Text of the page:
BMs tell a tale! How long does it take for food to travel your digestive tract? Does it matter?

One of our many tea friends, a nurse, uses that expression. Kind of cute and TRUE. One of the tales our bowel movements tell us is how well your digestive system is functioning.

The "Eat A Beet" Test

How long should it take for food to be digested? How fast does food move through your system? Does it matter? Here's an easy way to find out and some interesting info.

Buy a fresh beet. Grate it up (like a carrot) and eat a cup or more either by including it in a salad, or just enjoy with a little dressing. Then just start looking for it with your bowel movements. The bright red color should show up in 12 to 48 hours in the potty. That's the positive sign that things are moving normally. If it doesn't, then you need some My Miracle Tea!

There are several factors that determine how long it takes for food to pass through your digestive system.

To start with, the type of food matters. Some foods are more complex, requiring our body to work harder and to take more time to break them down and digest them. On the other hand, other foods won’t have to go through such a rigorous process and may be digested and metabolized relatively quickly. Fiber, for example, has a decreased intestinal transit time, which means that it spends less time in your intestines and may be passed through faster than something else.

The answer also could depend on other factors like age, ethnicity, and gender. You have to consider that people’s digestive systems can be different or work in slightly different ways.

Did you know that some people have longer intestines than other people? We have a number of regular Tea friends with exceptionally long and twisted colons that very much appreciate the “oomph” that the Tea provides to keep things moving.

Others have a condition where food simply does not move, and the Tea helps that too!

Certainly these things greatly influence how long it takes for food to digest. Also, individuals may have different levels of microbes present in their intestines that can influence how food is digested too. How long it takes food to digest depends on a lot of different factors.

One thing is for sure ... the tea gets (and keeps) things moving along in a lovely way! And you can't "beat" that!

But back to our test...

Since testing how your digestive system is functioning might not sound like much fun, how about adding the beat of a happy tune? I came up with “Ease On Down” from the old Broadway musical “The Wiz” You can hum “Ease on down, ease on down, ease on down the ro-oad …” as you eat your beet then wait to see how well it eases on down your own digestive road!

Holistic nutritionist Joy McCarthy says that “even though a lot of people are “regular,” they’re not eliminating effectively. The beet test allows you to get a sense of whether you fall into that ideal 12-24 hour range, since you’ll be able to see the bright red pigment in your stools.

Fiery red stool 24 hours or more after consuming the beet means you’ve got a “slow transit time” also known as constipation.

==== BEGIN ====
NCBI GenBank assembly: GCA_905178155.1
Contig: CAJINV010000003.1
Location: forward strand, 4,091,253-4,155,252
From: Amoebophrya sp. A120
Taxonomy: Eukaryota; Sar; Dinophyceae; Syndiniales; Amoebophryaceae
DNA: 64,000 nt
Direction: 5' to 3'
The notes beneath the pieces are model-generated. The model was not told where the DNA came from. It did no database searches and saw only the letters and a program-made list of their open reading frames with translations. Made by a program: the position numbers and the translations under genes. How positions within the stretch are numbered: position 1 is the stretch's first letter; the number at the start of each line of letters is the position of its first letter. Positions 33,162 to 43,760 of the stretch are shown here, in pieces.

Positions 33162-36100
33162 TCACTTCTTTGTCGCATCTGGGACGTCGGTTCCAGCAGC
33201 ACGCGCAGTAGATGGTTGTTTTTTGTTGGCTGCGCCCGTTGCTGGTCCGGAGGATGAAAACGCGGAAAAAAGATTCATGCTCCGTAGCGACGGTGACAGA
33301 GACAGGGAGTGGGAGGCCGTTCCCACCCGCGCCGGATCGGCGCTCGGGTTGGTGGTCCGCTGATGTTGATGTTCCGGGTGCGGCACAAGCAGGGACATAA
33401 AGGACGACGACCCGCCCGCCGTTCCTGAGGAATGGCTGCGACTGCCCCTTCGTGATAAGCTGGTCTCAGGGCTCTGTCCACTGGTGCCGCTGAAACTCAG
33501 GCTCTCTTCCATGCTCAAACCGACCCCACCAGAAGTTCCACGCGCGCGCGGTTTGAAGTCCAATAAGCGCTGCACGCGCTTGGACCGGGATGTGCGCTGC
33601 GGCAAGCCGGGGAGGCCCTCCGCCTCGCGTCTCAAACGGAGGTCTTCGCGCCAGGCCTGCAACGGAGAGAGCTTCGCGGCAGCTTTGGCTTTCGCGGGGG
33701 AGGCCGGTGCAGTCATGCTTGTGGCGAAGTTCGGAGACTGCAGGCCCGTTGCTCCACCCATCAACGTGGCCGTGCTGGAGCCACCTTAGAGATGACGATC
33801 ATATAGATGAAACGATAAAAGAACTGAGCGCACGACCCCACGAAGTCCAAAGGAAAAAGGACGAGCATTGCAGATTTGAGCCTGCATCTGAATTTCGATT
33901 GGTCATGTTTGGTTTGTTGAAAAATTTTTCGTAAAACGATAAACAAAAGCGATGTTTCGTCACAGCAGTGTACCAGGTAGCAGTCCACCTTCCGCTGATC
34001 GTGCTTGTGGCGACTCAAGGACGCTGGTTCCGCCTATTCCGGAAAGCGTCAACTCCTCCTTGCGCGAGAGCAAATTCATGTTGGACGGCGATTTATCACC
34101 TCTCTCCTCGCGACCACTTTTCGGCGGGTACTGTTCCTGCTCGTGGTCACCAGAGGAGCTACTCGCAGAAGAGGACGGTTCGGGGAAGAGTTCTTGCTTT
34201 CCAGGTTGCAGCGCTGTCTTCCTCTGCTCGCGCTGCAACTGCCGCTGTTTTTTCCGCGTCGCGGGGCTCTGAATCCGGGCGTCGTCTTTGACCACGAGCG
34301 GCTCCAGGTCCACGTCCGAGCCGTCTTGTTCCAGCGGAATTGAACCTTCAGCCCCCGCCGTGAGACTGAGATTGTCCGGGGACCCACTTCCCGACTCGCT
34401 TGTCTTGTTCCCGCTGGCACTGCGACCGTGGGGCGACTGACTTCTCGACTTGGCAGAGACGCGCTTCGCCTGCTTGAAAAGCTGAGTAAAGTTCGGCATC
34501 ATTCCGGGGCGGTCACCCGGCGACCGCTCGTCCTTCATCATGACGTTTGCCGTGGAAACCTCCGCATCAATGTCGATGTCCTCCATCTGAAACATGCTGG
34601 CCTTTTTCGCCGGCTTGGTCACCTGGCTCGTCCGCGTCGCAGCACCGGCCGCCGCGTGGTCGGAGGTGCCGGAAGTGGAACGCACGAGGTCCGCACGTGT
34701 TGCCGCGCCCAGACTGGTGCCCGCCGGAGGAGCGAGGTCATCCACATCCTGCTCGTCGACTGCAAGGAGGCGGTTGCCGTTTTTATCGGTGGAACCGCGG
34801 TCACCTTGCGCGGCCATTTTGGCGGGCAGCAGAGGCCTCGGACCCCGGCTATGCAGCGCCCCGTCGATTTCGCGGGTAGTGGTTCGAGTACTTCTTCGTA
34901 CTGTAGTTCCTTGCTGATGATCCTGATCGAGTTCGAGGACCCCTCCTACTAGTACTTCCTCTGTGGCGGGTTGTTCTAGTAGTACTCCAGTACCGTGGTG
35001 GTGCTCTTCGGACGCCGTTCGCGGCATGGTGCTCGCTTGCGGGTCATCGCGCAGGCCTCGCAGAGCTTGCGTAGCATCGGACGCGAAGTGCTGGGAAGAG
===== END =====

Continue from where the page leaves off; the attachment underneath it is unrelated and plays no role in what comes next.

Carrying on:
“That food is sitting in your gut for that many days,” said McCarthy, who suggested increasing the fiber in your diet as one solution. “Eating chia or flax seeds, more vegetables, pears or berries can combat constipation, but don’t overdo it if you’re not used to it.

“If you’re not someone who eats fiber, then you want to increase these fibrous-rich foods slowly because it can also have the opposite effect,” she said.

Drinking water is another key method to improve your digestion. “A lot of people have the slow transit time because they’re not consuming enough water. Their intestines just get very dehydrated and food just doesn’t move through effectively.”

Less common is if you’re seeing those beets in less than 12 hours. McCarthy said that means you’re not really absorbing all the nutrients from your food. You might be eating too fast and not fully chewing your meals, which will leave you with food particles in your stools.

Or you could have too many stimulants in your daily life, like coffee.

“You have less absorption of nutrients when you consume stimulants because they basically force food through the gut much faster,” she said. (That's very interesting for those of us who do not drink coffee or black tea!

So take your raw or roasted beets—peeled or unpeeled—and eat them as you wish: in bites or grated as a salad topping. McCarthy warns against using pickled beets from a jar since boiled, over-processed beets don’t have the rich red pigment that will stand out in your lavatory.

You can check out Joy McCarthy's several books at Amazon:

1) Joyous Health: Eat and Live Well Without Dieting

2) Joyous Detox: Your Complete Plan and Cookbook to Be Vibrant Every Day

Another helpful at-home strategy to promote digestive health is lemon and water first thing in the morning on an empty stomach. It won’t do anything weird to your body waste, but McCarthy said it’ll give you a better quality bowel movement. (A BQBM, if you will).

“Lemon helps stimulate the liver’s detoxifying enzymes. And it really helps to stimulate you to have a good bowel movement, because the lemon actually stimulates your gallbladder to produce bile, and bile—along with fiber—is a carrier of toxins.”

McCarthy said she recommends this for clients who have heartburn.

“You think that heartburn is excess acid, but 90% of people who have heartburn actually don’t produce enough acid,” she said. “They’re digesting by fermentation, which as a byproduct causes gaseous substances to push up through the esophagus and cause pain. So lemon and water is really helpful for preventing that.”

Use a quarter to a half of a freshly squeezed lemon in a cup of room temperature water, and drink it on an empty stomach first thing in the morning—for maximum absorption.